Non-State Peoples and Cosmopolitan Exit From the State of Nature
Non-state peoples cannot be subjects of Kant’s international law, which accordingly affords them no protection against external interference. They might also lack the dynamic of private law at the basis of the duty of state entrance. Prima facie, this compels Kant to allow that their lands be appropriated and that they be forced out of the state of nature. But this conclusion is at odds with his cosmopolitanism, particularly its anti-imperialistic commitments: non-state peoples are protected against annexation, under Kant’s cosmopolitan law. The paper makes three contributions to the debate on this tension. Firstly, it disambiguates scope, ground, and relata of the duty to exit the state of nature. Secondly, it argues that non-state peoples have an inter-group duty to exit the state of nature; and that this holds for a non-state people regardless of whether it also has an intra-group duty of state entrance, which remains unenforceable by outside parties. Finally, it offers a construal of the former duty as a cosmopolitan duty to interact peacefully even in the absence of a shared culture.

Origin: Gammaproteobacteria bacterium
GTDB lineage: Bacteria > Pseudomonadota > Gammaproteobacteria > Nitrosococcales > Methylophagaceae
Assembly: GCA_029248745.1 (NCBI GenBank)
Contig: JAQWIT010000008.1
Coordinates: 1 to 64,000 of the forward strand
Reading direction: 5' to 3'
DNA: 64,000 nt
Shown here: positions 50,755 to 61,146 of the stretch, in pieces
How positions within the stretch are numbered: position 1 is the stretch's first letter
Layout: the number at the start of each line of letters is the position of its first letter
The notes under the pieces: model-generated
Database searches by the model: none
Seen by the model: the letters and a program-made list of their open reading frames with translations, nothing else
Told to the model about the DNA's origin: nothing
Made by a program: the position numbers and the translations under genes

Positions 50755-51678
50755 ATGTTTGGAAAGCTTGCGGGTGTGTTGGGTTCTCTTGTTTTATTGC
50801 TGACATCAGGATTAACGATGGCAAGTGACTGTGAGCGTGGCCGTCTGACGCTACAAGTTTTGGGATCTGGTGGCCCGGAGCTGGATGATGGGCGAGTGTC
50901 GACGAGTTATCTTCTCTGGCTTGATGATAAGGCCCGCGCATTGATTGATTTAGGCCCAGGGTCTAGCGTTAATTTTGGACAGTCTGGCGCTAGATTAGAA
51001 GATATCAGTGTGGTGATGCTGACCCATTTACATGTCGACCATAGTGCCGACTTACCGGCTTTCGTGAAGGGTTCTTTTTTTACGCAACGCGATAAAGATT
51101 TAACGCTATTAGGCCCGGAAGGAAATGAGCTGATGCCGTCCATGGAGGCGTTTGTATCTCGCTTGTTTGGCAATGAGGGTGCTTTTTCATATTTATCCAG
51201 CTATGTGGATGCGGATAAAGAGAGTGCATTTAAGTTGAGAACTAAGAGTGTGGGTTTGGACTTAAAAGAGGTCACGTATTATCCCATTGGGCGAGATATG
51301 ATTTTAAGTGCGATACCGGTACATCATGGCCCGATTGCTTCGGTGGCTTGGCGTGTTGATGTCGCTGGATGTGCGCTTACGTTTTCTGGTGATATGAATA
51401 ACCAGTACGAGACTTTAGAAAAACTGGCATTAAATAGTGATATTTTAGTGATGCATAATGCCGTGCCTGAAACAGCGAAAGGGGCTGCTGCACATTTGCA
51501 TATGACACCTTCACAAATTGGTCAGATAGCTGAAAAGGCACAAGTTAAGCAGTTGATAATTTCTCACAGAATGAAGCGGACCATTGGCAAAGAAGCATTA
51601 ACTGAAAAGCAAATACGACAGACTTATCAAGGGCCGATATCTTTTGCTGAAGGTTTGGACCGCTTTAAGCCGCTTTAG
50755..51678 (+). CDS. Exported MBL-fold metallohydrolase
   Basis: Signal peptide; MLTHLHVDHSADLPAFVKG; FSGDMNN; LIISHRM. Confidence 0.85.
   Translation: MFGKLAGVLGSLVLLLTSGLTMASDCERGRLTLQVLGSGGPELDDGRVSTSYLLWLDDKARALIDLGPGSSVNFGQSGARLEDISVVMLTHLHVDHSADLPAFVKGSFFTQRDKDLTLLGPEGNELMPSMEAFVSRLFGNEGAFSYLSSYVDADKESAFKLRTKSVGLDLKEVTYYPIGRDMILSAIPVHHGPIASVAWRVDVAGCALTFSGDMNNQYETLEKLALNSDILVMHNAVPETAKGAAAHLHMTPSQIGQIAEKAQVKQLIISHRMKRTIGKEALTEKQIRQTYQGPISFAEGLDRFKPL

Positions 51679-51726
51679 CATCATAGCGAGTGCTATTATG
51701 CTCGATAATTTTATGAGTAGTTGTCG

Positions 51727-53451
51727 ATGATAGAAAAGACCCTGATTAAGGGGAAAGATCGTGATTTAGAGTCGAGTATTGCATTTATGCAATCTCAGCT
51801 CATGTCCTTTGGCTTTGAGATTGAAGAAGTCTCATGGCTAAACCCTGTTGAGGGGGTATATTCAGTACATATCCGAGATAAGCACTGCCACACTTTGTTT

Recebido / Received: 1o. de junho de 2020 / 1st June 2020
Aceito / Accepted: 30 de junho de 2020 / 30 June 2020.
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